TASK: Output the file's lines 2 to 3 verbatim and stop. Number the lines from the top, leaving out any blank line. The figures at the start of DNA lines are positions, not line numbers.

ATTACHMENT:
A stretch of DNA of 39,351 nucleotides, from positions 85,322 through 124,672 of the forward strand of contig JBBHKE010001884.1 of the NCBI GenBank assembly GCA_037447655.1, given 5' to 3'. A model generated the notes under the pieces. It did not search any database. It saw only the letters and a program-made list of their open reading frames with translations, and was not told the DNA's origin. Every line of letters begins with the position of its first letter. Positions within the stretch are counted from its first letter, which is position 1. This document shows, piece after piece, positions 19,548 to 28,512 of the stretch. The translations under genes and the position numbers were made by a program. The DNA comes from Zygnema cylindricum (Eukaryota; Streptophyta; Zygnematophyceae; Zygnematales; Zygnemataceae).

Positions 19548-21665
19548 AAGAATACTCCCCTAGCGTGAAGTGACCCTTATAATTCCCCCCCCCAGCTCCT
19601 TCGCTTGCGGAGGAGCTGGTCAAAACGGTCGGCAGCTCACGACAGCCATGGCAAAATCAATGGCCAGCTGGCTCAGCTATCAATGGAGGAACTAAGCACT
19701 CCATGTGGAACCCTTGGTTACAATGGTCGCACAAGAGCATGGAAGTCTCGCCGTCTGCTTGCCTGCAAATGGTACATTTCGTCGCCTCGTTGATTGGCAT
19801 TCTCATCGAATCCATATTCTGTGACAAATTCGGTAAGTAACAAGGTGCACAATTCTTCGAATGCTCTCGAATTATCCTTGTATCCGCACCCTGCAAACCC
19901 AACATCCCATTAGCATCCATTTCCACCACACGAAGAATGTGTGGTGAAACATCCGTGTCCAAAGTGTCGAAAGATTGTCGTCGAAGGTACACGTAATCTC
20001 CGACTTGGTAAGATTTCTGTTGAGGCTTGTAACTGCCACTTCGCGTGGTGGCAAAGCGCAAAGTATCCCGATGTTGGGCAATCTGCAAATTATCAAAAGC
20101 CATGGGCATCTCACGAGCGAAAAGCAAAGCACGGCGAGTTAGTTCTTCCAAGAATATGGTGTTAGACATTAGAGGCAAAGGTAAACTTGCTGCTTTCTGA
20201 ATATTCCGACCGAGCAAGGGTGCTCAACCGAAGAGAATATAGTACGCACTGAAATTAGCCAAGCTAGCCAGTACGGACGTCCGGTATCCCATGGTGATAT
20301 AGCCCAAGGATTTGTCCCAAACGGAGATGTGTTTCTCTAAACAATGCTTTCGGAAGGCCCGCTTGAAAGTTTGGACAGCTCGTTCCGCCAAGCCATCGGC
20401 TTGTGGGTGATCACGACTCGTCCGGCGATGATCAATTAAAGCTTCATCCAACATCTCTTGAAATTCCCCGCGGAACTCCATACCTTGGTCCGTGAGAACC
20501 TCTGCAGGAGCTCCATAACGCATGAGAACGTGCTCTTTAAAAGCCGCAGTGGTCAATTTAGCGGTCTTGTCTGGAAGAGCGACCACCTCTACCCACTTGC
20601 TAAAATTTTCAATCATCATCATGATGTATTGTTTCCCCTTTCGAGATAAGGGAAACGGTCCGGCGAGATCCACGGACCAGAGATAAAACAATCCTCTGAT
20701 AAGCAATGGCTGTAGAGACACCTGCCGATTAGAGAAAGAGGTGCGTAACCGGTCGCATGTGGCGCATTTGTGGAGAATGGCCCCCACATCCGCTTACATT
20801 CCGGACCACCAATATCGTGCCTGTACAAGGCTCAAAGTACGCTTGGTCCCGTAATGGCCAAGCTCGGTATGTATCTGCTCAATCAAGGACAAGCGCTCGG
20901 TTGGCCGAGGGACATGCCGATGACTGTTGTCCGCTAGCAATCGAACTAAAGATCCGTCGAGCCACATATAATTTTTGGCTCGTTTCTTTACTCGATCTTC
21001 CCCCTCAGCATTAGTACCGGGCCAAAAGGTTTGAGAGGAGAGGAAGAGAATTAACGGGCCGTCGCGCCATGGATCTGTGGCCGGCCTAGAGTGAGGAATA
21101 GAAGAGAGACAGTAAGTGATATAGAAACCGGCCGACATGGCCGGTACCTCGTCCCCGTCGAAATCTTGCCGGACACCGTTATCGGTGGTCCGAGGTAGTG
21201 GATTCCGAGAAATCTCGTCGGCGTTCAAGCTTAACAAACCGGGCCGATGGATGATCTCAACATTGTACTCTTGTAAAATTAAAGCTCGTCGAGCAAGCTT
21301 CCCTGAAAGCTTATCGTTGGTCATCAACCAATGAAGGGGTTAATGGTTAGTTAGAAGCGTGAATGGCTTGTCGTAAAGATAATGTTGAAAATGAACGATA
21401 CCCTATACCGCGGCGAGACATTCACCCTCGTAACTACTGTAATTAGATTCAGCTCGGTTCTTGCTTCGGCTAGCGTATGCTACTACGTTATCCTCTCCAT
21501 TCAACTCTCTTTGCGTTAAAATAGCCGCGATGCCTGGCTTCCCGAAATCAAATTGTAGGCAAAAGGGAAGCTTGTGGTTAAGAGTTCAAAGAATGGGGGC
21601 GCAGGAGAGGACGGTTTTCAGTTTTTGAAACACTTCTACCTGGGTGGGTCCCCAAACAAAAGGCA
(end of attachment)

Positions 19548-21665
19548 AAGAATACTCCCCTAGCGTGAAGTGACCCTTATAATTCCCCCCCCCAGCTCCT